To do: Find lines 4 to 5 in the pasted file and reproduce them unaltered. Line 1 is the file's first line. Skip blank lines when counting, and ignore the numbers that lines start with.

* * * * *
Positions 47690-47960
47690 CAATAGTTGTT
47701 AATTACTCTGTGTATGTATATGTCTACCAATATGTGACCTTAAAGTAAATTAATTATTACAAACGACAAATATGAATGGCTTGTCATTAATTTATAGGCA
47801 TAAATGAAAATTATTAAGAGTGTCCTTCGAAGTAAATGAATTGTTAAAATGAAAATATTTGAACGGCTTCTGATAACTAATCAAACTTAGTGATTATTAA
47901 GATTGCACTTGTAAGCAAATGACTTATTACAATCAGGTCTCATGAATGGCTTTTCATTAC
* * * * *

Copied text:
47801 TAAATGAAAATTATTAAGAGTGTCCTTCGAAGTAAATGAATTGTTAAAATGAAAATATTTGAACGGCTTCTGATAACTAATCAAACTTAGTGATTATTAA
47901 GATTGCACTTGTAAGCAAATGACTTATTACAATCAGGTCTCATGAATGGCTTTTCATTAC